John did wind up going to college after all (UCLA) and afterwards, he got a lead role in a film called "Zacharia" opposite Don Johnson. The same producers were working on the film version of Cabaret. John again asked to be the emcee but they told him they already cast Joel Grey. However, they told the director, Bob Fosse, about John so Bob asked to see him for Pippin. He came over to John's house in LA and they read through the script. The crazy part of the story happens after Fosse left. That night, as John and his wife were going to bed, they heard a knock on the bedroom door. John was about to continue with the story to me when I interrupted because I didn't understand why he didn't go into a full panic when he heard someone in his house! He explained that it was before people were scared all the time. Huh. I guess nothing scary ever happened pre-1972.
Anyhoo, the bedroom door opened and it was Bob Fosse again. He came back to tell John to learn the Pippin music and come to the New York audition. Apparently, that information couldn't have been relayed on the phone the next day. Anyhoo, John showed up at the audition and there were hundreds of guys waiting to go in. Why? Because the audition call was "Any male between the ages of 18 and 35." No other specificity. John went in and sang... and Fosse offered him the part on the spot. I'm sure it was then wonderful to be one of the hundreds of people lined up to audition for a role that was already taken.
Anyhoo, John did the show for a few years and moved back to Los Angeles where he was offered a nice part on the TV show "Family." It was a seven-year contract and, unlike today, he told us that actors didn't want to be tied down to television. So, he passed. He then got a phone call from all the powerful people involved (including Mike Nichols!) asking him why he didn't want to do to role. He told them that he felt because he wasn't part of the immediate family, he'd only be in a few episodes per season and he wanted to do other work. They then promised him he'd be the lead story in every three episodes. But, he then explained, how could he do a film or a play if he had to go back and film every few weeks? They then offered to film all of his episodes in a row so he'd be free to do whatever he wanted after that. He then decided to push it and explained that he had started scoring films and wanted to continue doing that so they told him he could write the music for the TV show. Seriously! He said he's never, ever had a negotiation like that since. But that's how he got to play Jeff Maitland and write this theme song. He's starring right now in Pippin, but this time he's playing the dad, Charlemagne. He's leaving Broadway in a few weeks and doing it on tour, so go see him in NY or on the road.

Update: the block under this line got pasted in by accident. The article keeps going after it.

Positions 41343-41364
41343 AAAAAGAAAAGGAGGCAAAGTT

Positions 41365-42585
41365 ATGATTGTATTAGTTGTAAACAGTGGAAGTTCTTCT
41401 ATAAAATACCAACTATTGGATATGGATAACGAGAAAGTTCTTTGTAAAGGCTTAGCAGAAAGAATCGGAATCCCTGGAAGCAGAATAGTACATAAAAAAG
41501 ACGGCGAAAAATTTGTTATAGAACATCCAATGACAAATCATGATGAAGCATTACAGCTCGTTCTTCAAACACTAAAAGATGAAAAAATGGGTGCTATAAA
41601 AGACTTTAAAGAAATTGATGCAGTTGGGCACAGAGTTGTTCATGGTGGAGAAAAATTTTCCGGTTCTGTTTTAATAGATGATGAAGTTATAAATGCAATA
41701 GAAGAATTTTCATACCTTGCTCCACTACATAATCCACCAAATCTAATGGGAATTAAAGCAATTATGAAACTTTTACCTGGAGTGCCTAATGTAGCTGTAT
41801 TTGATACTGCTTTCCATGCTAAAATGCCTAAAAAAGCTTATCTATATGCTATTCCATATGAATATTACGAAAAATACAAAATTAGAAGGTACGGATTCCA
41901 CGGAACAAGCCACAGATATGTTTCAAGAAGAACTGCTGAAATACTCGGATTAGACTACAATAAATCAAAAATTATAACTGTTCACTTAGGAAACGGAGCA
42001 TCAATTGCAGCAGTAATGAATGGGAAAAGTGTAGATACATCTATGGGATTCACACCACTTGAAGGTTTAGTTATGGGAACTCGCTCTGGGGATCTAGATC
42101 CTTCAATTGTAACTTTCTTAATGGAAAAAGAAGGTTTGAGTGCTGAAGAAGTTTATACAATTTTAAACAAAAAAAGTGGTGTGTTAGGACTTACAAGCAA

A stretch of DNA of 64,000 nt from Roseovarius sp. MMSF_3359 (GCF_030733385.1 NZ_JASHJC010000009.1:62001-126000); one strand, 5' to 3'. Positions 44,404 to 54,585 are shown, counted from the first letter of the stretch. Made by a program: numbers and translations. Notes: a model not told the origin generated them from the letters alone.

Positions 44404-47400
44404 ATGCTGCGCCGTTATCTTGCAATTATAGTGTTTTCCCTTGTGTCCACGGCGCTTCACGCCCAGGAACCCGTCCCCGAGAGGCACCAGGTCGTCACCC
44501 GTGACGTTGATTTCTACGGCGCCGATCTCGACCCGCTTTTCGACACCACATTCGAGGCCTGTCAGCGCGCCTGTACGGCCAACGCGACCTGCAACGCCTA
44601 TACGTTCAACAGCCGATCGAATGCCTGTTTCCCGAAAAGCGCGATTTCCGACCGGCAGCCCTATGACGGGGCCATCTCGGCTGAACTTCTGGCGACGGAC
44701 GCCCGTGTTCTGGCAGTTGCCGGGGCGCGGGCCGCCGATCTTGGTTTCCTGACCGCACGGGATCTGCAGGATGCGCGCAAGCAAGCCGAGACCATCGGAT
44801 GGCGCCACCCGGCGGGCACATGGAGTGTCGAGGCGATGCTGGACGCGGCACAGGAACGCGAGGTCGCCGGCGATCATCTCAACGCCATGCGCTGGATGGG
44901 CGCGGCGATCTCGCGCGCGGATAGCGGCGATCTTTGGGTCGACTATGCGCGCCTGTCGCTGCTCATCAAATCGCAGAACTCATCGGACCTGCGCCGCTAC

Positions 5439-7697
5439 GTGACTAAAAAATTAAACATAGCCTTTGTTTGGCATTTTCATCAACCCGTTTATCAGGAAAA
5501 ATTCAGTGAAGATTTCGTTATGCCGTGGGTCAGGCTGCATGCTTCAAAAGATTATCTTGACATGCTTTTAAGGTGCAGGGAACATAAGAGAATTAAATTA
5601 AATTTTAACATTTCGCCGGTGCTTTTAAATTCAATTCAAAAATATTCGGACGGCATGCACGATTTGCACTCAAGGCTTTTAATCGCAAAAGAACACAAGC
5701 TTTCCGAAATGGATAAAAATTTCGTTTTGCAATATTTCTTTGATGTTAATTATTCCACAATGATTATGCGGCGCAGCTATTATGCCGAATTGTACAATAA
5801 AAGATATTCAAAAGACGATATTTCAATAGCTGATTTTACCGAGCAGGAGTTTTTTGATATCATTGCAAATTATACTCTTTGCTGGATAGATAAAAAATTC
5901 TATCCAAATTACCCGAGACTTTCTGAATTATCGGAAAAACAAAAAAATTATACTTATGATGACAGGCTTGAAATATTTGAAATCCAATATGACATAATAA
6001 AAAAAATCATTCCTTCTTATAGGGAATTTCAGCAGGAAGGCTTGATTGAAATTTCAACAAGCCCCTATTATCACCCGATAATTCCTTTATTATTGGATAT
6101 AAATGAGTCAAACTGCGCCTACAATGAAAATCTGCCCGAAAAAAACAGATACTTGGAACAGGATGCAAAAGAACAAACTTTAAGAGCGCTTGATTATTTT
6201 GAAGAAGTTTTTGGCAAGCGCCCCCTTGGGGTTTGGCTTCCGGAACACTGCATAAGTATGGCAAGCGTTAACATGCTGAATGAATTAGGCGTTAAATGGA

This weekend I'm with Adam Pascal in Provincetown (tix at PtownArtHouse.com) and then next week I'm at the Woodlawn Theatre doing Deconstructing Broadway in San Antonio and, of course, every Tuesday I'm teaching my auditioning Master Class here in NYC! Watch my "5 Worst Audition Mistakes" videos here and sign up for the class here.
(Seth Rudetsky is the afternoon Broadway host on SiriusXM. He has played piano for over 15 Broadway shows, was Grammy-nominated for his concert CD of Hair and Emmy-nominated for being a comedy writer on "The Rosie O'Donnell Show." He has written two novels, "Broadway Nights" and "My Awesome/Awful Popularity Plan," which are also available at Audible.com. He recently launched SethTV.com, where you can contact him and view all of his videos and his sassy new reality show.)